France has had a 35-hour workweek in effect for 15 years now, and it's time to let the controversial law fade away, writes Leonid Bershidsky at Bloomberg. In fact, this is already happening to some extent: Successive governments have weakened the law by providing loopholes and temporary exceptions, and current President Francois Hollande—though he's a socialist—is no different. "It doesn't mean the experiment failed, but it has probably outlived its usefulness," writes Bershidsky. The "nature of work is changing," he adds, and the law is starting to feel a little outdated.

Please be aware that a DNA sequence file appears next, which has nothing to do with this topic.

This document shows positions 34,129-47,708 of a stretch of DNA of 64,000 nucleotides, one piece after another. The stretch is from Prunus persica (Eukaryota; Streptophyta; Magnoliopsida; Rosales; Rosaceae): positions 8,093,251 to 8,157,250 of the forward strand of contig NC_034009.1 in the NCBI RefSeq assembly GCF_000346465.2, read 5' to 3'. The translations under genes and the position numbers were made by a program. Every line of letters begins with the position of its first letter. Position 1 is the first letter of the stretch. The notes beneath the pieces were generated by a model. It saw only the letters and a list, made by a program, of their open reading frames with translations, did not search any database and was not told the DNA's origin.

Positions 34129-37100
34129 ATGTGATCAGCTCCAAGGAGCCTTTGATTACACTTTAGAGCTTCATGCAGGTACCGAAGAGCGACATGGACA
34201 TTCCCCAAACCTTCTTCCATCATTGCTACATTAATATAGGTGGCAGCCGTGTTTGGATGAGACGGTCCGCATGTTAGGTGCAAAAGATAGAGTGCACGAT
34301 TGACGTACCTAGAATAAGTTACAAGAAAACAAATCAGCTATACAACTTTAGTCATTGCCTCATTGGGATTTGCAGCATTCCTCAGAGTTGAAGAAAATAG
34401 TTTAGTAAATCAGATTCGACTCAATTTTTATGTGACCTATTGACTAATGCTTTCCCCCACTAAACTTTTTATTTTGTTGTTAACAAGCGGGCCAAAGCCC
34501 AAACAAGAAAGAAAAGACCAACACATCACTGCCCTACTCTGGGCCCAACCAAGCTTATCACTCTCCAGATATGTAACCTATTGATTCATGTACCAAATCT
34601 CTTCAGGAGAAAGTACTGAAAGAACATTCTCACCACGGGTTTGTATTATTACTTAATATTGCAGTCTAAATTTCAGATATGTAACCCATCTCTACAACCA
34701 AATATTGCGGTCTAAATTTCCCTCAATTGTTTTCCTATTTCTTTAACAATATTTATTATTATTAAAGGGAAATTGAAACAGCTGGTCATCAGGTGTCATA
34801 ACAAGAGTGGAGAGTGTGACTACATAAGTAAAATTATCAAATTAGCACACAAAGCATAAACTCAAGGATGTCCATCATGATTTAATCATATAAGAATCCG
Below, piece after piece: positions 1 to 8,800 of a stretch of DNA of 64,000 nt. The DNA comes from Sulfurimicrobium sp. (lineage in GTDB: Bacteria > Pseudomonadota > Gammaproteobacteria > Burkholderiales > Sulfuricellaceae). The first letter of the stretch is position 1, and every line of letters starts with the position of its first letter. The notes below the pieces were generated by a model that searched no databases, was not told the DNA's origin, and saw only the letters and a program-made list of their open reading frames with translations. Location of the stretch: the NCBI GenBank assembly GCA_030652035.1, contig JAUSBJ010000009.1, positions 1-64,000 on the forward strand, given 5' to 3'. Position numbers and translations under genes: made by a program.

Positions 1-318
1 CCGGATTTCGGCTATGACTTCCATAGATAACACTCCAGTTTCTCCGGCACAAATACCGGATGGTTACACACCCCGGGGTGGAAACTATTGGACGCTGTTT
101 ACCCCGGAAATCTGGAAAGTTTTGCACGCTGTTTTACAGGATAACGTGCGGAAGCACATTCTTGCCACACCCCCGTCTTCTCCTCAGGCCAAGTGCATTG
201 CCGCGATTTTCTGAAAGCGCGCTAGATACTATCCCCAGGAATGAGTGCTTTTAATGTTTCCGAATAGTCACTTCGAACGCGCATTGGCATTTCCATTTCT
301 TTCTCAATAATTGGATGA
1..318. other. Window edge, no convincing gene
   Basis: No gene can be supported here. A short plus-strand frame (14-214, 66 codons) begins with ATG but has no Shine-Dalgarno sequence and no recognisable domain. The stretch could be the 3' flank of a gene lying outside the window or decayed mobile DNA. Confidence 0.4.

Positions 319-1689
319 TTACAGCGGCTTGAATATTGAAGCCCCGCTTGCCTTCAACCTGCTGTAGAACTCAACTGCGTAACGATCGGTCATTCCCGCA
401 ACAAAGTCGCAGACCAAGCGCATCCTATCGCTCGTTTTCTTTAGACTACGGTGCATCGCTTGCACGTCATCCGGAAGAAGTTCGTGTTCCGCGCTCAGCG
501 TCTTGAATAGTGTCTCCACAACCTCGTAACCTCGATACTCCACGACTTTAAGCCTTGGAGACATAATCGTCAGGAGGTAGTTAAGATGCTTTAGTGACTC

"It's more democratic and less disruptive to leave the length of the workweek to employers and labor unions to agree, than to dictate it by law," writes Bershidsky. Besides, though the 35-hour law has generated much attention around the world, only about a third of France's workers now actually abide by it, and long-term benefits have been negligible. It's probably political suicide for the government to kill the law outright, but it has clearly "failed to establish a universal social norm as strong as the five-day, 40-hour week," writes Bershidsky. Let it "erode gradually." Click for the full post. (Read more France stories.)